Cisco’s $3bn bid for Tandberg has made everyone sit up and take notice of video conferencing. It is only little over a week since HP launched its new SkyRoom video conferencing product for desktop computers. HP’s Halo already competes with Cisco at the high end of the telepresence market, with elaborate camera and meeting room systems which come close to simulating real-life meetings. Now, with the Tandberg acquisition and SkyRoom, both companies are looking to serve all segments of the market from high end to mass market. Microsoft has also developed teleconferencing services similar to Cisco and HP. Read more
Opera upped its efforts in the mobile browser wars on Wednesday with the release of the next version of its Mini browser – Opera Mini 5. The new version comes with a sleek new look, and features such as speed dials and tabbed browsing.
The Norwegian browser company still enjoys the top spot in the mobile market, with 25 per cent market share according to Statcounter. This puts it still just ahead of iPhone’s Safari browser, with 22.3 per cent.
But the competition is tightening. Mozilla is working on its own mobile browser, Fennec, while Research In Motion recently bought Torch Mobile to improve its browsing capability. Microsoft is also understood to be improving its Internet Explorer Mobile browser. Read more
Kai-Fu Lee’s time as president of Google China began with controversy, as Microsoft sued the search company for poaching him, then faced a countersuit by Google. His departure was a severe blow for Microsoft’s Chinese operations, and brought out the depth of the animosity between the two companies.
Mr Lee’s impending departure from Google has also sparked debate – not least because it is still unclear exactly why he is leaving and what he is going on to do. Read more
The trend for mobile phones these days is for lots of functions - internet, music, radio, social networking. Its all about being young, fun and dynamic, with mobile phone companies vying to produce the trendiest adverts usually featuring a driving dance beat and beautiful people with cool haircuts.
In this context, Sony Ericsson has come up with a surprise. On Thursday it unveiled the “Pureness”, which can only be described as the “anti-smartphone”. Read more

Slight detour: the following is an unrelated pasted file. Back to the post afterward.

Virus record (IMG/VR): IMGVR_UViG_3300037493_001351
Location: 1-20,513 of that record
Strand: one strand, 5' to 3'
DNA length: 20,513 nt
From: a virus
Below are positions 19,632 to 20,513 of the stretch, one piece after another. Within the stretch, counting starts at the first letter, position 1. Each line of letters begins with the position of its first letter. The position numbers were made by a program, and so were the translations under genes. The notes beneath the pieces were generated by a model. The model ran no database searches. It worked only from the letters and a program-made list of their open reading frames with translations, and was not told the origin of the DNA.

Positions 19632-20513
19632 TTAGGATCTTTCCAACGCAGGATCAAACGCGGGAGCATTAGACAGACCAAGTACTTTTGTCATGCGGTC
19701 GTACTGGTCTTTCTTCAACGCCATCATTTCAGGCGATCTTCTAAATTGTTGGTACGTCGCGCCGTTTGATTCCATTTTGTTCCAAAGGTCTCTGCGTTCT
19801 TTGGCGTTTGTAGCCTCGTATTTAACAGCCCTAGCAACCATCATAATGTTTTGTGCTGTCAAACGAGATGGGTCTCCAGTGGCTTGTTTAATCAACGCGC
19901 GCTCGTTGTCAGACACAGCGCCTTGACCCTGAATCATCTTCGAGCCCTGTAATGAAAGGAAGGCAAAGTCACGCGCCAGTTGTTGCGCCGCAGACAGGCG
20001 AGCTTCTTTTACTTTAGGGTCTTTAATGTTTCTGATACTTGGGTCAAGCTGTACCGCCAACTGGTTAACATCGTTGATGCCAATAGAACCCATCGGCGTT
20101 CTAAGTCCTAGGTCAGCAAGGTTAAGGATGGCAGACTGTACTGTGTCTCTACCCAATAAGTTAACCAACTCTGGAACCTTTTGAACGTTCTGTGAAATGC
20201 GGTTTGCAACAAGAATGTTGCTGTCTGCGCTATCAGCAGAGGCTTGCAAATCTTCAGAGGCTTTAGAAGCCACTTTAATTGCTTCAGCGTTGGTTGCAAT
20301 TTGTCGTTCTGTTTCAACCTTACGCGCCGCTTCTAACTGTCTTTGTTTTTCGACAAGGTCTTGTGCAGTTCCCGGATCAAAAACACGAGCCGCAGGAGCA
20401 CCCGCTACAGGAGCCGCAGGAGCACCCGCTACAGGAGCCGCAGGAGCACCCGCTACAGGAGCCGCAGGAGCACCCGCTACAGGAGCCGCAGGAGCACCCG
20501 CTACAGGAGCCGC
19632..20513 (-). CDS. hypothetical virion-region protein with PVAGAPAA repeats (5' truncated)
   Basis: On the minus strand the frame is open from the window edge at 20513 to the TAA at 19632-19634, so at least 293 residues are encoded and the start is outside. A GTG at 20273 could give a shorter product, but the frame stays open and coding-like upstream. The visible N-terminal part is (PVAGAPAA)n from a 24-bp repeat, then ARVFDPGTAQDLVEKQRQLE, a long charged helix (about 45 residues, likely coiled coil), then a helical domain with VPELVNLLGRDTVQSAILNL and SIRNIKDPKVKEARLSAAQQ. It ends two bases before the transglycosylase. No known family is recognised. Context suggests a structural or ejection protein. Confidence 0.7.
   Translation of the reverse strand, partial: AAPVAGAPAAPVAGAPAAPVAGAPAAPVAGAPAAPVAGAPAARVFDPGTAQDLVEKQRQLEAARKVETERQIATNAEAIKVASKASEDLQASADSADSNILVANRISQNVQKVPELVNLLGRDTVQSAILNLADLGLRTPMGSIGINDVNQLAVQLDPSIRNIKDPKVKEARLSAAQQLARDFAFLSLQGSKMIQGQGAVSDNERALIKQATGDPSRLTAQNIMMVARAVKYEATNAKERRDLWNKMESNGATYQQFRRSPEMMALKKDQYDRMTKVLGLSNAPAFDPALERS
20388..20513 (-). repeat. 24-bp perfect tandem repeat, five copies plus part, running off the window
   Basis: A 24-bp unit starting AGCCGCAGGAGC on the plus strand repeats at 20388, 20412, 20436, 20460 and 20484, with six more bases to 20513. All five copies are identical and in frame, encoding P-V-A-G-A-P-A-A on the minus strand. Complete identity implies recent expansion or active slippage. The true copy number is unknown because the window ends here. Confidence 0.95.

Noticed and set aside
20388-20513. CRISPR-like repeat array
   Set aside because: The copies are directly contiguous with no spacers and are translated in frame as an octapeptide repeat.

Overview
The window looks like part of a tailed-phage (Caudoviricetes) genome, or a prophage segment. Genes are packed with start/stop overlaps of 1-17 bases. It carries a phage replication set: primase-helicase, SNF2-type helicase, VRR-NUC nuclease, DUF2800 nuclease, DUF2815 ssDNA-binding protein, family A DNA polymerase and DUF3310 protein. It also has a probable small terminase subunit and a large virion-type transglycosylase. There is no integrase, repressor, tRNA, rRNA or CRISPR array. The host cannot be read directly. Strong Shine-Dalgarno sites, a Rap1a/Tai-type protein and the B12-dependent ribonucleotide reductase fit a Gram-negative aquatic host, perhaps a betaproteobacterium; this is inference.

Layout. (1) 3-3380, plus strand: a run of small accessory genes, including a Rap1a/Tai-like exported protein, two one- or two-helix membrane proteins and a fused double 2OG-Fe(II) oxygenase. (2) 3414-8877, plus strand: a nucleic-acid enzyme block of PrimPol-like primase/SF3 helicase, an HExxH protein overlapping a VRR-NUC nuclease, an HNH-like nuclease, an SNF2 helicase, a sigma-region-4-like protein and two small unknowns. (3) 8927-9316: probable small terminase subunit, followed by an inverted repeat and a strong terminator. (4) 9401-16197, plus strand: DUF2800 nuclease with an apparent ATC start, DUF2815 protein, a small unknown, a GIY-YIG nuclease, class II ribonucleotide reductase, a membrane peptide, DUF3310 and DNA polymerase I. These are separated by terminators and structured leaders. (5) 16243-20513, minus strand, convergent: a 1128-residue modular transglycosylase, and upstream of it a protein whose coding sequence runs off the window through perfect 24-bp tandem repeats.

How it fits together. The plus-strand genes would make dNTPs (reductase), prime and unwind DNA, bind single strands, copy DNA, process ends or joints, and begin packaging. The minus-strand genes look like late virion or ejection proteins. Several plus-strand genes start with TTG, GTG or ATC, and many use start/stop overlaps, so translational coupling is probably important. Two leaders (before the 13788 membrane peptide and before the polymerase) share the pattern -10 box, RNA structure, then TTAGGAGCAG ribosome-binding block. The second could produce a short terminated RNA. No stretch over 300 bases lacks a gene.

Google’s European Zeitgeist event this year has been nicknamed “the Royal one” as it was attended not only by the usual business heavyweights like Vivendi’s Jean-Bernard Lévy and Richard Branson but by Prince Charles of the UK, Crown Prince Haakon of Norway and Prince Philip of Spain.
The presence of royalty is not as strange as it might initially seem. Much of Zeitgeist revolves around discussions on how to save the planet, and this is a project that many otherwise under-employed European royals have embraced.
Perhaps these aristocrats also see a kindred spirit in Google, the king of the internet. Oh if only it weren’t for those tedious elected governments, those dull regulations, how much easier it would be to make the world work better. Read more
Despite the €1bn fine handed to Intel by the European Commission, it wasn’t all bad news for US tech companies in Europe on Wednesday. Ebay won a lawsuit in the French courts over sales of fake L’Oréal perfume on its auction site. A court specialised in trademark law ruled that Ebay was merely a host site for the sales of counterfeit goods and not a party to their sale. It also said Ebay, which has a $10m a year budget for fighting online crime, was doing all it could to combat fakes. Read more
Intel has come out fighting, after being slapped with a record €1.06bn fine by the EU for anti-competitive practices. Paul Otellini, chief executive, responded almost instantly with a statement that Intel planned to appeal.
“Intel takes strong exception to this decision,” he said. So the Brussels lawyers and the computer industry can now look forward to a protracted battle before there is any sort of finality to this.
The fine is certainly enormous, dwarfing even the sums Microsoft has had to pay. However, it’s not clear how much this ruling will really change. Read more
For a little while it looked like things were looking up for Phorm, the internet advertising technology company. There had been a year of controversy about the company’s technology which monitors internet users web surfing behaviour at the ISP level – a technique known as “deep packet inspection”, which has raised accusations of spying with some privacy activists.
But at the beginning of the year, things went quiet. There were a few positive statements about targeted advertising from UK officials like Stephen Carter, and the company launched a trial with KT, the Korean broadband provider.
Now, suddenly, the controversy is raging again. Read more
Among the organisations adding their tuppenceworth to the Digital Britain consultation is the Business Software Alliance, the industry body that represents software companies and tries to make sure they get paid all their licence fees.
Part of the suggestions about Digital Britain have been for there to be a clampdown on music and video piracy, especially peer to peer filesharing. The BSA wants to make sure software piracy is not forgotten. Read more